Addressing the question
This Christmas millions of excited children will attack and destroy brightly coloured display boxes and intricately moulded packaging, in a frantic attempt to access some new toy or other. I'm very glad that someone, eighty odd years ago, did not do that to a rather plain cardboard box, which contained one of the, then, new fangled diaphragm type "pop pop boats".
I've owned a couple of these boats for number of years, but only recently embarked on an internet voyage, which would lead to some interesting discoveries.
The simple printed label on the box refers to its contents as a "POP POP THE JET SPEED BOAT (British Made)", precise running instructions follow and the final piece of information is Makers. Messrs.H R Napp Ltd., 3-4 Clements Inn, London, W.C. The boats measure approx. 7" (16cm) long and have an unusual circular engine. The hull appears to be made of brass, one painted, one unpainted (see pictures).
My quest for more information led in two directions. Who was H R Napp and when did he work at Clements Inn?
The internet yielded a variety of information on the address in question. I was amazed to find that in 1915 it was the site of the Public Trustee Office and that in June of that year a certain Mrs Smith, widow of the tragic Captain Smith of the Titanic, was mentioned in a letter regarding her concern that a claim for an allowance for the four orphaned children of Mr Wilde, the first Officer (Chief Officer) be reconsidered. By the early 1940's the address seems to have been the offices of a firm involved in liquidation. So when was H R Napp there?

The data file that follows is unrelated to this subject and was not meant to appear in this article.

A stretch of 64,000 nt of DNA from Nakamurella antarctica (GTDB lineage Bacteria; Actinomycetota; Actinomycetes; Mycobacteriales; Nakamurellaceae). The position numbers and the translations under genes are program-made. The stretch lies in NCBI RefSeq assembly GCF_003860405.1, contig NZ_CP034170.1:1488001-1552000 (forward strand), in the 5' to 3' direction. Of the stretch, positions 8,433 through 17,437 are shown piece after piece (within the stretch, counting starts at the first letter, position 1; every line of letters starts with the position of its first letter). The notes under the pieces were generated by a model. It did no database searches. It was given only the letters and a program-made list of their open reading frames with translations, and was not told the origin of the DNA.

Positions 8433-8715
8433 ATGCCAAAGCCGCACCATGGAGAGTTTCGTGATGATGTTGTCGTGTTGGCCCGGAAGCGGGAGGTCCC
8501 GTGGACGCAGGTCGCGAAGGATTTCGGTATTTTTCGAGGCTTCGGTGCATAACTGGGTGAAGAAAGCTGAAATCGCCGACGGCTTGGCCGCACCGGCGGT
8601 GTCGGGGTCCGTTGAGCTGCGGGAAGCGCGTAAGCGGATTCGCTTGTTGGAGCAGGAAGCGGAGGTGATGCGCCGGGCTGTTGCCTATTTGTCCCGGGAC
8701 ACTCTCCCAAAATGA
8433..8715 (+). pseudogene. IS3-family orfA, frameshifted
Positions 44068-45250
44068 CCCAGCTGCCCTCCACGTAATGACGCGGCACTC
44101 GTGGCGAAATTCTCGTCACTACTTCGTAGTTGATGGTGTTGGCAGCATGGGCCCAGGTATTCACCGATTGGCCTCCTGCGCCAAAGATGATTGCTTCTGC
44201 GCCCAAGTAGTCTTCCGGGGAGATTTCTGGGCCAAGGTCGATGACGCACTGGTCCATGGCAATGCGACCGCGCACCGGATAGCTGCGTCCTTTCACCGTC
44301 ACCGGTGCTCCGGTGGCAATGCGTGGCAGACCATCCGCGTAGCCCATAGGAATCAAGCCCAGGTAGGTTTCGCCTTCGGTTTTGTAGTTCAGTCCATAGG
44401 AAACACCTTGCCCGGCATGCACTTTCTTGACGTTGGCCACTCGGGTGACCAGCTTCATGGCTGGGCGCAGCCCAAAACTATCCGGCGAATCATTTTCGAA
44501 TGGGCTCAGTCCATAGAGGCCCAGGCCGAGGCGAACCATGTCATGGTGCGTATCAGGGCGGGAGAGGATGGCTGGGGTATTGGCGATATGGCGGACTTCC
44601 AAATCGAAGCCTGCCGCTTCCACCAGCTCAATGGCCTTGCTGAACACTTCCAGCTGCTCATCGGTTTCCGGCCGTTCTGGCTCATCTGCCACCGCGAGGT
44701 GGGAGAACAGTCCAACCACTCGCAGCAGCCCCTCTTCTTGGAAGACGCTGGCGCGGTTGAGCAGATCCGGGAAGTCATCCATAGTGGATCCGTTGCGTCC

Well a further reference to the address slots in nicely between the two aforementioned occupants and also extends the nautical theme! In February 1933, "Time" magazine carried a debate regarding the late President Coolidge and his curious remedy for seasickness. This involved stuffing cotton wool soaked in a solution into his ears. I won't go into more details, except to say that one of the solutions suggested for this purpose was Psicaine, which, I quote, "may be had through H R Napp, Clements Inn, Kingsway, London, W.C.2". So we know that Napp was working at the address in the early 1930's.
Now on to the man himself. Napp Pharmaceuticals Ltd. still exists today and is based in Cambridge. They acquired the original company in 1966. Their website reveals that they owe their name to a Swiss Chemist, Hermann Richard Napp, who together with a solicitor Ernest Alfred Clifford registered the company in 1923. So this probably places the boats in the late 1920's or early 1930's.
So it is likely these 2 humble little boats, were sold along side pills and potions, which even a US President may have taken!
The box indicates that Hermann Napp produced his own fuel tablets from Metaldehyde, which were available from Chemists, Ironmongers or himself.
I'm sure that none of our readers will destroy the boxes of their new toys, oops, sorry, collectors models this Christmas!
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